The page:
Title insurance policies have the ability to provide affirmative coverage and endorsements that protect the purchaser against risks that may be discovered in the title search process. Since title policies are fully negotiable contracts of indemnity, a title company can consider and insure a variety of title matters for the benefit of the proposed insured. A title insurance policy can provide a monetary indemnification on granted rights of “cesion” or permitted use from the government. An example would be having a concessionary right from the government to construct a swimming pool and deck area that is built on land within Mexico’s federal maritime zone. Though one can not own this property, Mexico can grant the right to use it. How can any one individual, even a notario publico, give these types of assurances that have real dollars standing behind the assurance and that ultimately will protect a buyer in the event of a loss. Our process, that of the title insurance company, is to eliminate a future loss by examining all of the relevant issues today. If given the opportunity, a title insurance company should be able to advise both buyer and seller of the relevant concerns that may be outstanding or in process prior to the consummation of the property conveyance. Too often though, title insurance becomes a “last minute” debacle because the buyer wasn’t informed ahead of time. Again, too often, it appears that’s a primary reason for a real estate agent not telling a buyer about the availability of obtaining a title insurance policy. The obvious, it would seem, is the fear that the transaction may be delayed and not close as quickly. Or more importantly, having the title company advise that certain documents or approvals have not been granted or are not of record. Possession of real estate is NOT tantamount to having good and recorded title to it!
The real estate market in Mexico is booming. It is an extremely dynamic market growing in both the resort/residential sectors as well as in the industrial and commercial areas. Millions of dollars are being invested in new developments from Los Cabos to Cancun, Tijuana to Reynosa. And with this increased activity is the increased awareness of what can be provided with the title insurance process. It can enhance the salability of property and expedite the closing process. It gives the non-Mexican purchaser of real estate comfort and security knowing that a company with over 100 years of expertise has examined all of the title matters and issues a title policy with enforcement in the United States. When compared to the other “closing costs” associated with real property conveyances in Mexico, i.e., transfer taxes and notary fees, an Owner’s Policy of Title Insurance will for the most part be cheaper. And never forget one thing, buying public. No matter who tells you that title insurance isn’t necessary, just remember that it is the ONLY monetary indemnification that you will receive protecting your ownership rights. Some things do change!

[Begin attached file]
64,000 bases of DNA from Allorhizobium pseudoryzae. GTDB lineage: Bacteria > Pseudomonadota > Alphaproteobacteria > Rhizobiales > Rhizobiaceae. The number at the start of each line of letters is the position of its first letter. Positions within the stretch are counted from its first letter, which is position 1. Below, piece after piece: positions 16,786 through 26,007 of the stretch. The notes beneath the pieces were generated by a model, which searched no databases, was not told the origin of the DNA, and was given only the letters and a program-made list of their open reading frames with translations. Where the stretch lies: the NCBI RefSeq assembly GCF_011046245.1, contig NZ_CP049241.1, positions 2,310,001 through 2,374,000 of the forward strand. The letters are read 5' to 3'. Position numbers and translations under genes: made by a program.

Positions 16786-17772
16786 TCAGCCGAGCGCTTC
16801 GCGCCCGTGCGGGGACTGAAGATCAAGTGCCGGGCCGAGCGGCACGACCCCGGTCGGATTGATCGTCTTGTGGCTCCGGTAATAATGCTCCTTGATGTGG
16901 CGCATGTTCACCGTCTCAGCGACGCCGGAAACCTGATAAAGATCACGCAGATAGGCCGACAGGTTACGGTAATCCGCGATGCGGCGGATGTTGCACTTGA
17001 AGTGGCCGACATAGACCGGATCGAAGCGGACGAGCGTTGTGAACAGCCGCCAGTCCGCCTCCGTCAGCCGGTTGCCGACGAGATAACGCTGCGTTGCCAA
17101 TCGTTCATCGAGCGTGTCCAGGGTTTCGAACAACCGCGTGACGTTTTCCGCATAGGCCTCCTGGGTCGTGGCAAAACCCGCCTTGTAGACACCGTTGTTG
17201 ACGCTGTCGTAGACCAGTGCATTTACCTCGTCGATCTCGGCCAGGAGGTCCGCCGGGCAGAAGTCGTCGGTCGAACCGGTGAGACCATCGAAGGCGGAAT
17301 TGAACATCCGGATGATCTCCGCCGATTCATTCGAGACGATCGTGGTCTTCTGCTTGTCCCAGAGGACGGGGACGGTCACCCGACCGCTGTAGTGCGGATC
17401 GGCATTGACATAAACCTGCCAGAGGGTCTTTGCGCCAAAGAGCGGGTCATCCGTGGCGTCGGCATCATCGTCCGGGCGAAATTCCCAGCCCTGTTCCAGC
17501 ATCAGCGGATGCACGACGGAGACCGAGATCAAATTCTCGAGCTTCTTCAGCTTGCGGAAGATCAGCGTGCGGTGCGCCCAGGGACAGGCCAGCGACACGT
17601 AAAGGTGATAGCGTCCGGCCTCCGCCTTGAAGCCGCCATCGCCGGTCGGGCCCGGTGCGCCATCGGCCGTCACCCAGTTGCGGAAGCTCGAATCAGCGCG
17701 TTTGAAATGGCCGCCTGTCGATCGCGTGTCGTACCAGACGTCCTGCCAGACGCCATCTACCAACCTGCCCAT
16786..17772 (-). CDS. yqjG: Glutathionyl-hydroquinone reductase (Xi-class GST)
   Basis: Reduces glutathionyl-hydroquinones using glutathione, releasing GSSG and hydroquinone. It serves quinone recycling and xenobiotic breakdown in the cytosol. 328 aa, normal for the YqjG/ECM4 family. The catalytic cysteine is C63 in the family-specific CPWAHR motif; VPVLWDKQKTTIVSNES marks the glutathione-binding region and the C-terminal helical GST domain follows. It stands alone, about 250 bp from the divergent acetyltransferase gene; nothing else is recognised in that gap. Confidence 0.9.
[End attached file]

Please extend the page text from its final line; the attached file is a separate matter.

Mitch Creekmore is the Director of Business Development for the Mexico Division of Stewart Title Guaranty Company in Houston and may be contacted at (800) 729-1900, ext. 8753 or (713) 625-8753.